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Locals Trek To Albany To Fight Fracking

Bhavani Jaroff of Old Westbury was among hundreds of vocal locals who took the fight against fracking to Albany last week, riding to the state capitol in buses to show their support for a ban at Gov. Andrew Cuomo’s State of the State address. 

 

“This is what democracy looks like. We live in a country that allows us to speak out and have our voices heard,” Jaroff said. “Civic action is so important.”

 

Long Islanders were joined by concerned citizens from across the state, who stood behind ropes before the entrance to the speech shouting, chanting and pumping “Ban Fracking” and “Save Our Water” signs. Attendees put the crowd at around 2,500; a separate protest, against gun restrictions, boasted about 20, they said. They did not see Gov. Cuomo himself, but some legislators, such as Charles Lavine, did come out to speak with the public. 

 

For Amy Peters, the looming threat of hydrofracking—a process for extracting natural gas from rock—in New York State brings “a strong sense of dread.” As a member of the Sustainable Sea Cliff Food Co-operative, she deals directly with the challenge of sourcing healthy fresh food. The co-op, which buys as much as it can from Long Island farmers before reaching out to farms north and west of the metro area, has already stopped sourcing from Pennsylvania, where fracking has been widespread. 

 

“If fracking comes to New York, we’ll have a hard time purchasing locally,” she said. 

 

As Julie Sullivan of Long Island’s Food and Water Watch describes it, “fracking”—formally known as horizontal hydraulic fracturing—is a dangerous method of drilling outward from deep wells into underground shale for gas, threatening drinking water, health, communities and the environment. Fracking in New York would involve injecting billions of gallons of fresh water, hundreds of potentially toxic chemicals and sand underground. Documented risks include earthquakes, contaminated groundwater, waste-water that contains radioactive elements, and air pollution. 

 

“New York shale represents a nominal amount of the nation’s gas reserves. It’s simply not worth the known risks given what’s at stake in New York; not the least of which are the health risks to our children and families ranging from asthma to cancer,” said Sullivan.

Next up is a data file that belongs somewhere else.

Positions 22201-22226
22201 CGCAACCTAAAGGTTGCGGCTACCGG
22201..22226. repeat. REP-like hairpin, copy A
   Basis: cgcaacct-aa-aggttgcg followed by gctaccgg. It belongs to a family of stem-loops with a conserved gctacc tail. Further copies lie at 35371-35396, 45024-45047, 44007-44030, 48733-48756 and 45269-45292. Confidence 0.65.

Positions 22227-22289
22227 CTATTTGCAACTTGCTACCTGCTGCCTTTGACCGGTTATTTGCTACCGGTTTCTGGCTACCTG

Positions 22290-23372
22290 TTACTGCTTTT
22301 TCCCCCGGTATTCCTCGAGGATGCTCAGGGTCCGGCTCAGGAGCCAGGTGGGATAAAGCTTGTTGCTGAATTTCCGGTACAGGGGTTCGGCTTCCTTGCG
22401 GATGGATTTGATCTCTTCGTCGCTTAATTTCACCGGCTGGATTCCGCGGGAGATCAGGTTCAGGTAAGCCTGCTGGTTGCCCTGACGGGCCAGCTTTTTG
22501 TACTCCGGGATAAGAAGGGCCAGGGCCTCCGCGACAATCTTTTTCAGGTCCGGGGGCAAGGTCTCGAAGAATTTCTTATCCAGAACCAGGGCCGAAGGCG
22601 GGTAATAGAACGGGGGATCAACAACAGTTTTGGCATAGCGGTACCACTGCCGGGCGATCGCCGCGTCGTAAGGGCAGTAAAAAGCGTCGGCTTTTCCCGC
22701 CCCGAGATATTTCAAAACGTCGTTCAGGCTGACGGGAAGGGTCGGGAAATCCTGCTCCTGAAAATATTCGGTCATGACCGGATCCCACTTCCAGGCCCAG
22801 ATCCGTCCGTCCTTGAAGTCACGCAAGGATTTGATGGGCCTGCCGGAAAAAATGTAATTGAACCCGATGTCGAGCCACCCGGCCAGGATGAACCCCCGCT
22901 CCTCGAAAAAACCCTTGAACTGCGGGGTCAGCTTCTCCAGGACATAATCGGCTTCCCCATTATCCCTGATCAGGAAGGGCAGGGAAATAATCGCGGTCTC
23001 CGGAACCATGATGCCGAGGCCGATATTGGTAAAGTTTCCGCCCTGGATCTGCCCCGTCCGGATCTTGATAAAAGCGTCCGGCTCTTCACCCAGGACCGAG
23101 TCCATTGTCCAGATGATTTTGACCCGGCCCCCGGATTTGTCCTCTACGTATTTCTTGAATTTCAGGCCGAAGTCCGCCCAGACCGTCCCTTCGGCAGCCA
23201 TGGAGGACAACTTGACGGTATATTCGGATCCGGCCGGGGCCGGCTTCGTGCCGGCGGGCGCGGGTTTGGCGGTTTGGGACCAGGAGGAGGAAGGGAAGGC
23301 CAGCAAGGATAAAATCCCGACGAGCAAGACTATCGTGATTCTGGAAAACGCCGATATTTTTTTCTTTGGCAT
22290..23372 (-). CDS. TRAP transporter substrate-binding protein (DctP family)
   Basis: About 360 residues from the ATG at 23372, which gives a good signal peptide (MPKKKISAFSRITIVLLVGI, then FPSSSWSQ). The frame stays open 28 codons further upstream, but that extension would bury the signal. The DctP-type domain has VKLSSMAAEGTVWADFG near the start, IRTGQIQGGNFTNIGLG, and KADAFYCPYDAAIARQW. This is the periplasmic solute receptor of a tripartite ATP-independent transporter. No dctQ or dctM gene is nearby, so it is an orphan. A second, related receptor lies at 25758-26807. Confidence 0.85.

“There are alternatives to gas but there are no alternatives to plentiful clean water.”  

 

The impact on farm produce makes fracking a major concern for chefs and others in the food industry, as well as consumers. Chefs for the Marcellus, Slow Food and iEat Green were among the LI groups at the rally, which included tables showcasing (and selling) jellies, jams and baked goods from small producers. Jaroff, for example, is a natural foods chef and activist who has taught at Old Westbury’s Wheatley School and The Waldorf School in Garden City. 

 

Anti-frackers recognize the challenge to politicians under pressure from commercial interests. New York has a moratorium on fracking, but not an outright ban; the trip was meant to stiffen the governor’s resolve. 

 

“Cuomo’s been keeping fracking at arm’s length with the moratorium and we appreciate that, but feel at times it’s for political reasons,” said Peters. 

 

“We understand it’s hard for him to be strong on fracking politically because of jobs, energy needs and the economy,” she added, “but the jobs will be few and transient.” Agriculture is a huge part of NYS economy. 

 

“If we lose the water, we’ll lose the farms,” said Sea Cliff’s Burke, who leads Stop the Port Ambrose LNG Export. “Once the watershed is contaminated, it can’t be made nontoxic.” 

 

More than a dozen Long Island organizations, including LI Sierra Club, North Shore Audubon Society and Citizens Campaign for the Environment, sent members to the rally to speak for those who could not be there. 

 

“I get a lot of people saying ‘thank you for going and representing us,’” says Amy Peters, about the reaction she has gotten in Glen Cove. “It’s not easy to take a day off to get on the bus, so I’m happy to represent.” 

 

But Jaroff wants more. “There’s so much apathy here, affluence and apathy, that I want to show someone doing it,” she said. “I don’t want people to thank me for going; I want them to come.”